I've read somewhere that the business model for large corporations was secretly changed in the early 1980's. Companies were expected to make as much profit as possible and bank it for themselves. Only fix what needs fixed without splurging income costs and absolutely produce as much gain as possible.
All risks set aside and fines paid because the profits alone could cover the costs of negative impacts.

That would make sense today, because if you look around...that is the business model.
Profits first, everything else last.

Whereas before the 80's it was more of quality first or customer first.
Maybe those high ranking CEO's were told of things to come in all those Bilderberg meetings.
So they can make as much profit as possible to usher in a new type of economy.
A new world economy?

Just my $0.002







Well I for one can't wait for the game to conclude.

I'm sure people aren't as docile and ready to receive orders as they think we are.

It will be interesting to say the least. The way things are moving, I may see it in my lifetime. It will be one hell of a story if we go somewhere when we pass.
edit on 9-10-2012 by cconn487 because: (no reason given)



posted on Oct, 9 2012 @ 10:00 PM
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reply to post by cconn487
 


Don't you know? We can't have nice things only patent attorneys suing over zero-length swipes (aka - touching the screen).



posted on Oct, 9 2012 @ 10:27 PM
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I'm suprised nobody has mentioned the FED yet, isn't thier charter up in Jan 2013, I recall reading about it on ATS a couple of times, I was telling a friend about it, and he didn't know what I was talking about, does anybody else know about the FED and thier 100 yr charter ?.

If it's true then what are the implications of it, new Currency, NWO with new currency ?, I'm not enough of an expert to understand the whole thing, but if some sort of RESET happens, I am worried that it won't be good for a lot of people, lets hope I'm wrong though.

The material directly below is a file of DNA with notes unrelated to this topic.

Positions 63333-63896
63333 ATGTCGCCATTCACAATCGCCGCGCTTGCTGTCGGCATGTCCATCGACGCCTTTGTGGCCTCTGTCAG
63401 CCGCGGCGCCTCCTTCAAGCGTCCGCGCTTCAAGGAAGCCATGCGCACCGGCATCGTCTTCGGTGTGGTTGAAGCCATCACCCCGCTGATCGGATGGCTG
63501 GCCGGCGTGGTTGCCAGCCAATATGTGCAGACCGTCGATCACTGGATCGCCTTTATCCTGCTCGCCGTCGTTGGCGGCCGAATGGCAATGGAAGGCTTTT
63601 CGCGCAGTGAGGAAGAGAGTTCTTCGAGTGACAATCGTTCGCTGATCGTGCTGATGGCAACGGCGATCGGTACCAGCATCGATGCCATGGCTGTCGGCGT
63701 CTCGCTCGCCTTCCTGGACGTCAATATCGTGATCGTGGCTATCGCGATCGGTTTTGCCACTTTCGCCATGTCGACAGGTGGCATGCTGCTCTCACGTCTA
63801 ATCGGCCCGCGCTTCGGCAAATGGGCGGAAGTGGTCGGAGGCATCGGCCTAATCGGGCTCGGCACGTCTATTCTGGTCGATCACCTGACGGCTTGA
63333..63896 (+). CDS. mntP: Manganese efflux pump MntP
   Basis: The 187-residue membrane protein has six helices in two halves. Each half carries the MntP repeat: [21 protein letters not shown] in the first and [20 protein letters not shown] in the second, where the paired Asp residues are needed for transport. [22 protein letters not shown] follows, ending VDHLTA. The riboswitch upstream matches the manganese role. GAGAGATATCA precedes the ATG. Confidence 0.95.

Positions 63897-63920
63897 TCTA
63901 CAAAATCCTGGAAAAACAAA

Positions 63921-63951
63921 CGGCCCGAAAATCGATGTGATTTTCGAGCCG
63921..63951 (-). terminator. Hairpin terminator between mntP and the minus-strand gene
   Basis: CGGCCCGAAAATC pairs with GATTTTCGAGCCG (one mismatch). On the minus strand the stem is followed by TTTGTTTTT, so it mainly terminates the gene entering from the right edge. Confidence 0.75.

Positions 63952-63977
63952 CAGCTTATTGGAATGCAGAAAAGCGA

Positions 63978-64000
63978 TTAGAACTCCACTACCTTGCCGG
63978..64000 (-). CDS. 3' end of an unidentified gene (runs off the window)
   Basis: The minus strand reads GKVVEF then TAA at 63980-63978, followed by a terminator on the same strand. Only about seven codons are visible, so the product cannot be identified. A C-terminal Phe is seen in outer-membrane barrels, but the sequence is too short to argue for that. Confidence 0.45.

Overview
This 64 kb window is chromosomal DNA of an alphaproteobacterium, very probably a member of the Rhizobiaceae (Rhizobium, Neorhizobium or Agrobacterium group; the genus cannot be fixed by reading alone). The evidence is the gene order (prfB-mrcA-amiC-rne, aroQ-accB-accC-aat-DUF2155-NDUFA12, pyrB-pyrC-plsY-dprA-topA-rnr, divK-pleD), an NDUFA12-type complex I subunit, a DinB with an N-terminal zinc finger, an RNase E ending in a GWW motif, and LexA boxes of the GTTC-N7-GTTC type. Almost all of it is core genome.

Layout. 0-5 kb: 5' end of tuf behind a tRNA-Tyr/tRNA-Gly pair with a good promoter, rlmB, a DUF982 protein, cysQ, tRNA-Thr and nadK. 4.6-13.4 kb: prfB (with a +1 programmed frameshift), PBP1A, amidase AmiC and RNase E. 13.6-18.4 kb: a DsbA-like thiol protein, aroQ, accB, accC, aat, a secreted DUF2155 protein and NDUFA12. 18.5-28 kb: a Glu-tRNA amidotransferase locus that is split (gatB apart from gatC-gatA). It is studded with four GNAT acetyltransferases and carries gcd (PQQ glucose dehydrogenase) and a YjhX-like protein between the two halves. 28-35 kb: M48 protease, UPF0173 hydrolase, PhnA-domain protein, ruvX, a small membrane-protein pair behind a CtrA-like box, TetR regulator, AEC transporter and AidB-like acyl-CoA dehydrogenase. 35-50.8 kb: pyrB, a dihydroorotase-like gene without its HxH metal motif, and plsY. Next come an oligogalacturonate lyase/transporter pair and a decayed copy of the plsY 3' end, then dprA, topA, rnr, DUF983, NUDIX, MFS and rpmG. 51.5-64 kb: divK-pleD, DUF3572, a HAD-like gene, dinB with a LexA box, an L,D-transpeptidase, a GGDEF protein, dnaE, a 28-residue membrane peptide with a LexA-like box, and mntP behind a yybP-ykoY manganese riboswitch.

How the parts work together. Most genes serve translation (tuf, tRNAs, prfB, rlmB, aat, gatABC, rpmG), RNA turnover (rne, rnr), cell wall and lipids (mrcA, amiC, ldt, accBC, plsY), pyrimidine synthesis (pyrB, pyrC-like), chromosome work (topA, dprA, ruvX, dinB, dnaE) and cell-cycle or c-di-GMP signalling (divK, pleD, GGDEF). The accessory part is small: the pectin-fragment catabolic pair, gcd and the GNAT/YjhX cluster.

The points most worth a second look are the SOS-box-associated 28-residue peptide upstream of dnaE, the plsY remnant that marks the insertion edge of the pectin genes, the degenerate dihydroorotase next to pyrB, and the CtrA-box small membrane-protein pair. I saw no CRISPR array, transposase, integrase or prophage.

Peace



posted on Oct, 9 2012 @ 11:08 PM
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lets not forget the hidden "offshore economy" and the vast holdings most American corporations have invested with offshore banks



posted on Oct, 10 2012 @ 05:26 PM
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I think somethings up....Things have gotten really weird the last 6 months....

Can't quite put my finger on it, But without revealing what industry I work in, I can see trouble brewing....

We are being told we have supplier problems, But literally EVERY SUPPLIER?


January seems to be the goal for some reason......

So many options too!

2012 madness?
World War?
The American elections?
The coming of Heysous?


Yup! Sumpin's up



posted on Oct, 10 2012 @ 08:49 PM
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Originally posted by IrVulture
I think somethings up....Things have gotten really weird the last 6 months....

Can't quite put my finger on it, But without revealing what industry I work in, I can see trouble brewing....

We are being told we have supplier problems, But literally EVERY SUPPLIER?


January seems to be the goal for some reason......

So many options too!

2012 madness?
World War?
The American elections?
The coming of Heysous?


Yup! Sumpin's up


And why can't you reveal what industry you work in?



posted on Oct, 10 2012 @ 10:16 PM
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The only position that will survive the fiscal cliff is a deleveraged one. The vicious cycle of foreclosures and repossessions has inundated not only individuals, but small and large businesses alike. Unlike the financial collapse of 2008, the upcoming fiscal cliff will have no bail outs in effect. The businesses that shut down will remain so, as will the banks that are not capitalized to withstand the financial storm of economic uncertainty. One simple example for my readers is this: Every loan written has been an adjustable rate product, this is the truth, look closely at the fine print in your closing doc, you will find a five year out for the lender even if it was written for thirty, fifteen, ten, or any term. Yes your secure fixed rate loan will go adjustable just like everyone else's! Try making payments that will be three to five times higher that they are now! That's the banking system Americans are stuck with! and that's what most successful corporations are aware of!